Newsom highlighted the tour in a fundraising email sent out Tuesday morning, which is part of his “Blue California” campaign to help Democrats in both congressional and legislative races.

In a recent Pod Save America podcast, Newsom said he’s not taking his lead in the governor’s race for granted, but plans to spend “a lot of time and energy” helping down-ballot candidates.

  • Governor's race
Republican John Cox, left, and Democrat Gavin Newsom, right.
Republican John Cox, left, and Democrat Gavin Newsom, right. (Los Angeles Times)

An independent political committee backing Republican John Cox for California governor released a new campaign ad bashing Democratic candidate Gavin Newsom as a “child of privilege” with a far-left political agenda.

The independent expenditure committee, Restore Our Values, paid $250,000 to air the aid on Fox News, CNN and other outlets for the next week, said Jennifer Jacobs, spokesperson for the organization.

The one-minute ad attempts to contrast Cox and Newsom, casting Cox as a self-made man and Newsom as product of the well-connected, well-heeled San Francisco political class.

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A firefighter works to prevent flames from crossing Highway 29, north of Calistoga, Calif., on Oct. 12, 2017.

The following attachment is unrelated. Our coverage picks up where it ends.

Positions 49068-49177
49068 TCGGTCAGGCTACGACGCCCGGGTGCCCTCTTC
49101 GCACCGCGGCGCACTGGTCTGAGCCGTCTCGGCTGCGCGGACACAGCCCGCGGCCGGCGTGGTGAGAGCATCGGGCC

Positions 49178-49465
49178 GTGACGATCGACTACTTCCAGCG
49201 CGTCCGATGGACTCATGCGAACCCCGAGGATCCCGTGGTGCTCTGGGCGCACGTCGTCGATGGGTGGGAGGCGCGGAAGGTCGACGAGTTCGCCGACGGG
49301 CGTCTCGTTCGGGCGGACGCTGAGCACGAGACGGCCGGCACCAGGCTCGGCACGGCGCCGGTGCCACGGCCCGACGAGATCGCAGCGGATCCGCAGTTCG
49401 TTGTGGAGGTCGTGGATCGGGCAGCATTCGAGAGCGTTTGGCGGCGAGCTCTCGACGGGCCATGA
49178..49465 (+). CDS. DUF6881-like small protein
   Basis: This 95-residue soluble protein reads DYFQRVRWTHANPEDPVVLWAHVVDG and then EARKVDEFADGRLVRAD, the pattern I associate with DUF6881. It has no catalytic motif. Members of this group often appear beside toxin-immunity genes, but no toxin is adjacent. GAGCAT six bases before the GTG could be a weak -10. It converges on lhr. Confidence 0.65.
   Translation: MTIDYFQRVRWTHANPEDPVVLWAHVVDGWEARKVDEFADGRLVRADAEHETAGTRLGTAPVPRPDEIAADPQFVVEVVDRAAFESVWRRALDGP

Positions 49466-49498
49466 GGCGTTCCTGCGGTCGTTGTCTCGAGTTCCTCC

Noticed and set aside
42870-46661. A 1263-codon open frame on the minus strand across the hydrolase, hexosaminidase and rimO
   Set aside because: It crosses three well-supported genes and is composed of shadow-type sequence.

A firefighter works to prevent flames from crossing Highway 29, north of Calistoga, Calif., on Oct. 12, 2017. (Marcus Yam/Los Angeles Times)

A bipartisan group of California lawmakers proposed on Tuesday to spend $1 billion to clear fire-prone trees and brush from across the state over the next five years while providing new relief for utility companies that have said wildfire costs could lead them to bankruptcy.

But critics maintained provisions in the bill offer little protection to utility customers from footing the bill, even when the companies are found at fault for some amount of a fire’s origins.

“Make no mistake about it, it's not perfect,” said state Sen. Bill Dodd (D-Napa), a co-chair of the committee. “Little that we do here ever is.”

  • California Legislature
Nikolas Cruz, accused of a mass shooting at a Florida high school, appears with his attorney in court in February.
Nikolas Cruz, accused of a mass shooting at a Florida high school, appears with his attorney in court in February. (Susan Stocker / Sun-Sentinel)

In response to a mass shooting six months ago at a Florida high school, California lawmakers on Tuesday sent the governor a bill that would allow teachers, employers and co-workers to ask judges to remove guns from people they see as a danger to the public.

The state Senate voted to expand the state’s gun-violence restraining order law, which currently allows family members and law enforcement to petition the court to temporarily remove guns from persons seen as a threat to the public.

Assemblyman Phil Ting (D-San Francisco) said he introduced the bill in response to the shooting at a high school in Parkland, Fla., in which a 19-year-old former student allegedly killed 17 people.